Radionuclide Release from Slag and Concrete Waste Materials, Part I: Conceptual Models of Leaching from Complex Materials and Laboratory Test Methods (NUREG/CR-7025)
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Manuscript Completed: March 2010
Date Published: December 2010
Argonne National Laboratory
9700 South Cass Avenue
Argonne, IL 60439
M. Fuhrmann, NRC Project Manager
NRC Job Code N6669
Office of Nuclear Regulatory Research
U.S. Nuclear Regulatory Commission
Washington DC 20555-0001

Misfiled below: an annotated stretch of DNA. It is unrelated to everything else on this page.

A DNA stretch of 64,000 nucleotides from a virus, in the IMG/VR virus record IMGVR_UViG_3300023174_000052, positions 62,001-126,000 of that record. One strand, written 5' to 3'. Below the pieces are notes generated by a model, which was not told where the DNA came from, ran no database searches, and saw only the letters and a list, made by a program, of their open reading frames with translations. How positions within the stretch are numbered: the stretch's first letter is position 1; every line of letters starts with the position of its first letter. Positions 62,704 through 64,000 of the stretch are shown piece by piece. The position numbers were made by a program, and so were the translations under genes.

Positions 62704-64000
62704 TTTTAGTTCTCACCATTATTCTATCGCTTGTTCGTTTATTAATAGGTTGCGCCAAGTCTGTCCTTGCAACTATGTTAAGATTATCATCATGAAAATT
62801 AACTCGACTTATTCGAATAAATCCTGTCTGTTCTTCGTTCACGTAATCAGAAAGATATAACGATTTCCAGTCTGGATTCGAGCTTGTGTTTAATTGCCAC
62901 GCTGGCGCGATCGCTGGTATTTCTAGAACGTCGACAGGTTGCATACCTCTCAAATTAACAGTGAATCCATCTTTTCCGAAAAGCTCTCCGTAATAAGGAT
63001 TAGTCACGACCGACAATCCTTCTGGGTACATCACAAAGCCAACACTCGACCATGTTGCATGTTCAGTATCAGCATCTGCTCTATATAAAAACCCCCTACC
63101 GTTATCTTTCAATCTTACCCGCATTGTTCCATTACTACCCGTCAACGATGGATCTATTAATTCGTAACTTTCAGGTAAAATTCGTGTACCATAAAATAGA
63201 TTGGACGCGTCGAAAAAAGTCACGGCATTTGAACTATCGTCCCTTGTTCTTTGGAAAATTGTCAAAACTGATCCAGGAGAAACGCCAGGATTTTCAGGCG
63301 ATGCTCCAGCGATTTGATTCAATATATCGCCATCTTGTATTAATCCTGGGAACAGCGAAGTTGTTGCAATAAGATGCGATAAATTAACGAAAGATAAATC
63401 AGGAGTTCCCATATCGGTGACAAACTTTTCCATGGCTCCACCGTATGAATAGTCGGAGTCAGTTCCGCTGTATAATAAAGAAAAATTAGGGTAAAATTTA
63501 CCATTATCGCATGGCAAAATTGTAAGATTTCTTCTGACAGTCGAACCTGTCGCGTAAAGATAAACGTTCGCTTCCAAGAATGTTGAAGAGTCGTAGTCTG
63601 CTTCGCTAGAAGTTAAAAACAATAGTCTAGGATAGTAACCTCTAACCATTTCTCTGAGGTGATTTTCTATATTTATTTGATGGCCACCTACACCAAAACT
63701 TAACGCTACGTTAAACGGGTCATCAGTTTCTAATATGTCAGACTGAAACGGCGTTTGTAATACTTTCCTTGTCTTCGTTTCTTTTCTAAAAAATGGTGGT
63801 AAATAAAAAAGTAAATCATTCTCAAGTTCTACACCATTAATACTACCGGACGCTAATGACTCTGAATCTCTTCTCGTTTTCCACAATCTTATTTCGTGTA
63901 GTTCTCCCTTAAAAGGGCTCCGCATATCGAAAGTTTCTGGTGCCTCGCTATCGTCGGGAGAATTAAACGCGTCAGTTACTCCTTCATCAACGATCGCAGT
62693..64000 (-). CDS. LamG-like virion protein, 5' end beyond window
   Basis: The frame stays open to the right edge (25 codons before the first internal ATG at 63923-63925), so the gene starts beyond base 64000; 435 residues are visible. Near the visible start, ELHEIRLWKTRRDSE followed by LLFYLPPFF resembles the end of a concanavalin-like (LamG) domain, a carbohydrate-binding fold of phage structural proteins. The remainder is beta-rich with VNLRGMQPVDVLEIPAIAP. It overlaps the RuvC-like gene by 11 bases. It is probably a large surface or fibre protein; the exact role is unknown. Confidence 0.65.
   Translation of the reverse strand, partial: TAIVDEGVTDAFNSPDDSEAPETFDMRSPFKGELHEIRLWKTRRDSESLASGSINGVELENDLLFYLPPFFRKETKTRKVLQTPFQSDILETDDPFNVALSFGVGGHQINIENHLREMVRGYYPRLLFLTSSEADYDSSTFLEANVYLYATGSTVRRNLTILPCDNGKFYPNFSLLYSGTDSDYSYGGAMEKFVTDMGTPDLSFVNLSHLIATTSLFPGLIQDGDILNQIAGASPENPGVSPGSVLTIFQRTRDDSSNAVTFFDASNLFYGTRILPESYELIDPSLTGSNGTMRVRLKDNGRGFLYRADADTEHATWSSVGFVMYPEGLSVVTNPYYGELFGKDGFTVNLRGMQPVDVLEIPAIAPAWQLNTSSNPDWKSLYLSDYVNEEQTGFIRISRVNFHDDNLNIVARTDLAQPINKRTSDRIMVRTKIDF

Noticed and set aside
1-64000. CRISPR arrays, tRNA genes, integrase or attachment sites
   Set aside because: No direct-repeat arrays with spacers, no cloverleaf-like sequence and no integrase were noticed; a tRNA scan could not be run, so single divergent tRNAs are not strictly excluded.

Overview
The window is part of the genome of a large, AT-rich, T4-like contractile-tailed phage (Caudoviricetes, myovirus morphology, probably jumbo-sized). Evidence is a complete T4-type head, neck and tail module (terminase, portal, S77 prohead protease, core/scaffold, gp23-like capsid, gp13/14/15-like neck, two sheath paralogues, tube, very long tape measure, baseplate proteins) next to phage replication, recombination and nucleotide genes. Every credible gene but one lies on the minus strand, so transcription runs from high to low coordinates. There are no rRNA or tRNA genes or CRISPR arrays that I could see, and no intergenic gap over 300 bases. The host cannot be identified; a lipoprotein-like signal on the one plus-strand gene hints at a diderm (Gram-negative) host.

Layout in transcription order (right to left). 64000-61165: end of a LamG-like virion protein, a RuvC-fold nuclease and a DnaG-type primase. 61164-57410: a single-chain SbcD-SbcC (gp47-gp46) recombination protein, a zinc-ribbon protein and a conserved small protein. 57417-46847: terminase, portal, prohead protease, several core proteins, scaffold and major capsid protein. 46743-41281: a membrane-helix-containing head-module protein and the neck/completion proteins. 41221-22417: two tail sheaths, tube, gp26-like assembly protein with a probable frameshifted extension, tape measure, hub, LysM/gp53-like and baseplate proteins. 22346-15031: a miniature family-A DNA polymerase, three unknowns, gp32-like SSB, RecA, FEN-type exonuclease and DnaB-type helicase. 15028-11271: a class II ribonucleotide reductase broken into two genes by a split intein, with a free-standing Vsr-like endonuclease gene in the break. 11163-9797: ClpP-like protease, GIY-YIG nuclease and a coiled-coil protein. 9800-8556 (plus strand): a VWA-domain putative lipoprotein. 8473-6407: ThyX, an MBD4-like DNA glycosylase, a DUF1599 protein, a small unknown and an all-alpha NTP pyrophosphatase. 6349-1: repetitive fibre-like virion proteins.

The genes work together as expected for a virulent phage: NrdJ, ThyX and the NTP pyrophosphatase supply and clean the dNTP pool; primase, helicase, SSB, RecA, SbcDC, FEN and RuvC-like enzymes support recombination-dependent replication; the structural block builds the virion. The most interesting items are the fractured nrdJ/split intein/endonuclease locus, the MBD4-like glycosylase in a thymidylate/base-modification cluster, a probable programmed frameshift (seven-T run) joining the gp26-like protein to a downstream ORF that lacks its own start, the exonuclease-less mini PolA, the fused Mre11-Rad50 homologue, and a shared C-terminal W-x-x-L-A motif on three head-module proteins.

The technical literature was surveyed to evaluate test methods and modeling approaches used to characterize the release of contaminants during the weathering of portland cement-based materials and slag wastes from metal processing and recycling operations. Data sets were selected to represent various approaches used to study contaminant leaching, mineral dissolution, and waste material corrosion, and both the testing methods and data interpretations were evaluated. Models were evaluated with regard to both interpreting the test results and predicting long-term behavior. This study concludes that test results can be misinterpreted if testing artifacts are not taken into account, such as the interval used in solution replacement tests, the flow rate used in dynamic tests, and failure to reach steady-state, or if an inappropriate process is modeled. Contaminant release may be controlled by a diffusion process (mass transport) or by the chemical reaction affinity, and oxidation reactions can affect the releases of multivalent contaminants, such as Tc. The mechanism controlling the release might not be identifiable by a single test method. While well-established models for each of these processes and standardized test methods are available, the challenge is to identify which process controls contaminant release under the conditions of interest and how the laboratory test results relate to the model and long-term material behavior.